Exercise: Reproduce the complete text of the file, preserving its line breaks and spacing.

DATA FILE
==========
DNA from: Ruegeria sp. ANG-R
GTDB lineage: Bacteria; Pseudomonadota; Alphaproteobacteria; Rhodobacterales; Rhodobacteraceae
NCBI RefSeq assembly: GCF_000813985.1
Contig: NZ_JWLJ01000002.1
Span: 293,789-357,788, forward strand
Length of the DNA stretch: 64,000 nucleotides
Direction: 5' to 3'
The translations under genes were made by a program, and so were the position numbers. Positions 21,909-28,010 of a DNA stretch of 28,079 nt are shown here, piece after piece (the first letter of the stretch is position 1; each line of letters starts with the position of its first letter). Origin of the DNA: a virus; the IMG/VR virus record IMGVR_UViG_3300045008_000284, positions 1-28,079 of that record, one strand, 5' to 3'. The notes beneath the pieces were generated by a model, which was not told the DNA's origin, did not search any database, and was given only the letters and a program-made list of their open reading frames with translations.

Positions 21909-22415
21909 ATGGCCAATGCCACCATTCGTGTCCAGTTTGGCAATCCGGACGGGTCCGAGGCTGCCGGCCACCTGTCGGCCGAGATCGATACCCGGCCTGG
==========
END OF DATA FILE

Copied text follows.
DNA from: Ruegeria sp. ANG-R
GTDB lineage: Bacteria; Pseudomonadota; Alphaproteobacteria; Rhodobacterales; Rhodobacteraceae
NCBI RefSeq assembly: GCF_000813985.1
Contig: NZ_JWLJ01000002.1
Span: 293,789-357,788, forward strand
Length of the DNA stretch: 64,000 nucleotides
Direction: 5' to 3'
The translations under genes were made by a program, and so were the position numbers. Positions 21,909-28,010 of a DNA stretch of 28,079 nt are shown here, piece after piece (the first letter of the stretch is position 1; each line of letters starts with the position of its first letter). Origin of the DNA: a virus; the IMG/VR virus record IMGVR_UViG_3300045008_000284, positions 1-28,079 of that record, one strand, 5' to 3'. The notes beneath the pieces were generated by a model, which was not told the DNA's origin, did not search any database, and was given only the letters and a program-made list of their open reading frames with translations.

Positions 21909-22415
21909 ATGGCCAATGCCACCATTCGTGTCCAGTTTGGCAATCCGGACGGGTCCGAGGCTGCCGGCCACCTGTCGGCCGAGATCGATACCCGGCCTGG